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, Zachary Kussin
Looking to live the glamorous, well-traveled life, and stir envy among your Instagram followers, but can’t afford it? Well now you can have a photo of yourself digitally altered to make it seem like you can.
A Nebraska-based photo-editing service named Fake A Vacation lets users send in snapshots to have them superimposed onto fake backgrounds. Options include a sandy beach in Maui, the rushing waters of Niagara Falls, even the Grand Canyon at sunset.
It may seem like a joke service, but lying about travel is a far more common practice than you may think.
According to a study released Wednesday that surveyed over 4,000 American adults over 18, flight cost-comparison Jetcost concluded that 14 percent of respondents fibbed to others about their flashy vacations. Ten percent of that pool even went the extra mile to post a fake on social media.
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The reason? Participants claimed they felt embarrassed and wanted to impress others — such as the parents of their friends or partners, and colleagues.
But there are other reasons.
“They fake it … sometimes because the actual vacation is too expensive, so they plan this way or sometimes they do it to get others envious,” says Tom Eda, who leads marketing and support for Fake A Vacation, adding that others have purchased faux vacation pics because they had to cancel their trip last-minute.
Fake A Vacation was founded in 2017, simply because there was demand for this service.
“The need was there, and it got incremented by the upsurge of social media platforms,” says Eda, adding the company has two more products in the works to serve the market. One, FakeATrip.com, will specifically cater to celebrities and influencers. That will launch by year’s end. The other, in its early phases, is GetMeMotivated.com, which will create travel-related images for customers who are looking for trip inspiration.
Customers order their photo packages online; once it’s processed, they receive a link to send in photos. Fake A Vacation staff will suggest attire to wear in the pictures, which are then superimposed onto other backgrounds. Packages start at $19 and are processed within three business days.
Other photo services, meanwhile, offer this as just a part of their portfolio.
“About 3 percent of all the photos we’ve done are in [our] travel design book,” says Teri Llach, chief marketing officer at photo-editing and design service Krome Photos — which offers travel scenes in Parc Güell in Barcelona, hot air balloons over Cappadocia, Turkey, and Beijing’s Forbidden City. The Palo Alto, Calif.-based company — which primarily offers services for online merchants — includes these backdrops, as well as general outdoor scenes, just for fun.
“If [customers] want, we can stick them in Oktoberfest with a beer in their hand,” Llach quips, adding that sometimes people want better backdrops for photos than their driveways or kitchens.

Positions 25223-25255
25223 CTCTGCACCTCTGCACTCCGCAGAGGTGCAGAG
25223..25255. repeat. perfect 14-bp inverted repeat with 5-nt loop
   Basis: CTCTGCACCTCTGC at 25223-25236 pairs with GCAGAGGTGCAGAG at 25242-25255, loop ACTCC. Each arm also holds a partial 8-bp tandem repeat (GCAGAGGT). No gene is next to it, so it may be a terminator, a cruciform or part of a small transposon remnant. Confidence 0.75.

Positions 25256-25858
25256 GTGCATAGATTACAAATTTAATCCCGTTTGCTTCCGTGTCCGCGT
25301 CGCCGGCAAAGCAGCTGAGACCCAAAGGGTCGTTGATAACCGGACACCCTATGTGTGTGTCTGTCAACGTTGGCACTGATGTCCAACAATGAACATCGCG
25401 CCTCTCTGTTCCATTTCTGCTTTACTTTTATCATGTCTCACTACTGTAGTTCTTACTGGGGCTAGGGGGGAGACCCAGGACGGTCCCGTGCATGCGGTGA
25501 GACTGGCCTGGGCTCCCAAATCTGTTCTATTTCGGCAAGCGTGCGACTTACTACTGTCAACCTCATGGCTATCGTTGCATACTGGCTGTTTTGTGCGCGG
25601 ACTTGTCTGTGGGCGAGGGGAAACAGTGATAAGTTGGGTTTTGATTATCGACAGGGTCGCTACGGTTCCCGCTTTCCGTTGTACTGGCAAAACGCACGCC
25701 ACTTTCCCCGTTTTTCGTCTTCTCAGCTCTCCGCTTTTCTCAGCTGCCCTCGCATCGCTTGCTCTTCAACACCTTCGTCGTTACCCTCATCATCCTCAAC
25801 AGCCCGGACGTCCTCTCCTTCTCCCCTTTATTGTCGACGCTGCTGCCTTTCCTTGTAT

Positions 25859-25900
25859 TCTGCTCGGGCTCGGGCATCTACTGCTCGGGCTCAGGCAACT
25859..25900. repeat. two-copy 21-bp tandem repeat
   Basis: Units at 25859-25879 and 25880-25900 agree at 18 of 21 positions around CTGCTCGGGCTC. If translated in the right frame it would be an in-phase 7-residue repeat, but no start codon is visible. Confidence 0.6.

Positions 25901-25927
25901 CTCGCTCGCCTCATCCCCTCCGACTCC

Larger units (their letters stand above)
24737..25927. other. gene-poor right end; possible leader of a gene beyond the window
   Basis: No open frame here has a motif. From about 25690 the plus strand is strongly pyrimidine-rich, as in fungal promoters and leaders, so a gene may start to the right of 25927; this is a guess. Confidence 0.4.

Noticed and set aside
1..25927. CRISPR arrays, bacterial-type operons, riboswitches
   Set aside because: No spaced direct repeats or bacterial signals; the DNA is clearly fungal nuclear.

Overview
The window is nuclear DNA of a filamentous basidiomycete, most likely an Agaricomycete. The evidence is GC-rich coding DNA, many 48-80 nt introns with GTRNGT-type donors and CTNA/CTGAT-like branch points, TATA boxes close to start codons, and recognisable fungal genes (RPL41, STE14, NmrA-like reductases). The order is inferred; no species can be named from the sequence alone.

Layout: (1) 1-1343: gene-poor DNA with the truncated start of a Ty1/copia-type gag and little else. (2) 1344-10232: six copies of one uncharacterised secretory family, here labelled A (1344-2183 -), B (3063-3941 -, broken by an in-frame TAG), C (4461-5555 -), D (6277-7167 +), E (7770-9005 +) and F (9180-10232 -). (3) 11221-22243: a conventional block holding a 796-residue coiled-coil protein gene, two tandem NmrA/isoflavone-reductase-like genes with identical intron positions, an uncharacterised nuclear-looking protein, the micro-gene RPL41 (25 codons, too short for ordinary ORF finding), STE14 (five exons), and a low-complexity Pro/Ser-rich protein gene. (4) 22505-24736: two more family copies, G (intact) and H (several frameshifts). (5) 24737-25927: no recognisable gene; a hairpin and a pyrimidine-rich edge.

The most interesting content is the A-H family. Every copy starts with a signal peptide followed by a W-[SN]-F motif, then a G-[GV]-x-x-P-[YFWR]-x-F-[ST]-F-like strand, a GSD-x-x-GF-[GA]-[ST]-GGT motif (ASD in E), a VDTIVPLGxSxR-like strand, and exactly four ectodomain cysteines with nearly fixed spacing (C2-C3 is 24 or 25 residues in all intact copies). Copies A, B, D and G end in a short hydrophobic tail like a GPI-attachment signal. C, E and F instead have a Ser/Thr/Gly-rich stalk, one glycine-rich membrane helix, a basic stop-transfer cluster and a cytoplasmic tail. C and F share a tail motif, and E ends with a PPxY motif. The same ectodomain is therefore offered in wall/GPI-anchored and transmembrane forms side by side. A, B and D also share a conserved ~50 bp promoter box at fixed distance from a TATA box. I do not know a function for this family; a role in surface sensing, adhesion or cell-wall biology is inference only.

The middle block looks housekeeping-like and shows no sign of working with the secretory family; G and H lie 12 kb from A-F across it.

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Every photo is sent to an editor (the first one costs $3.99; every photo thereafter costs $7.99), who does the work requested by the customer. The final product is then reviewed by Krome staff to make sure nothing violates copyright.
Once received, how the images are used are out of Krome’s control.
“If [a customer has] a photo in front of the Eiffel Tower and they post it, that’s their choice,” says Llach.
Some pranksters have taken to YouTube explaining how they faked going on vacation simply for a thrill. Georgia-based user Shyla Oliver published a video in January explaining how she convinced her followers that she took a spontaneous trip to Paris, whereas she never left Atlanta.
Some of Oliver’s tactics required posting images while on a neighborhood drive saying she was on her way to the airport, as well as a video taken inside Atlanta’s airport that a friend had recorded the last time she was there.
Jokes aside, certain influencers have been called out for their practice of faking travel images — and lying to their followers.
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London-based influencer Amelia Liana, who has 504,000 Instagram followers, was accused of Photoshopping herself onto inaccurate-looking destination backgrounds. One, a 2017 photo of herself atop Manhattan’s Rockefeller Center, showed the Manhattan skyline without the 2013-completed World Trade Center downtown. Another showed her lying on a bed that oddly seemed to float over London.
But Liana denied lying to her audience.
“I feel a great bond with you, my followers, and I would never wish to deceive you,” she posted on her blog, adding it was a goal for her to provide “authenticity as well as giving you imagery that is stylish, progressive and inspiring.”
More recently, at the end of 2018, Swedish influencer Johanna Olsson, who has 522,000 followers on Instagram, was criticized for Photoshopping herself badly all over Paris. For instance, one altered image made it seem like she was floating, not standing, over a bridge above the river Seine.
“Lmao girl no one is falling for your poor job at [P]hotoshopping!” wrote one follower.
Responding to the criticism, Olsson — who claims she was indeed in Paris — said: “So I did one picture, shot it and didn’t think it looked that nice … so I took a different background … and when I put it up nobody noticed so I thought, this is good.
“I just wanted to make that clear that I was in Paris, but I did [P]hotoshop the background, but I’m not going to take them down because it’s a collaboration and they’re nice pictures — it’s a good outfit!”
This story originally appeared in the New York Post.
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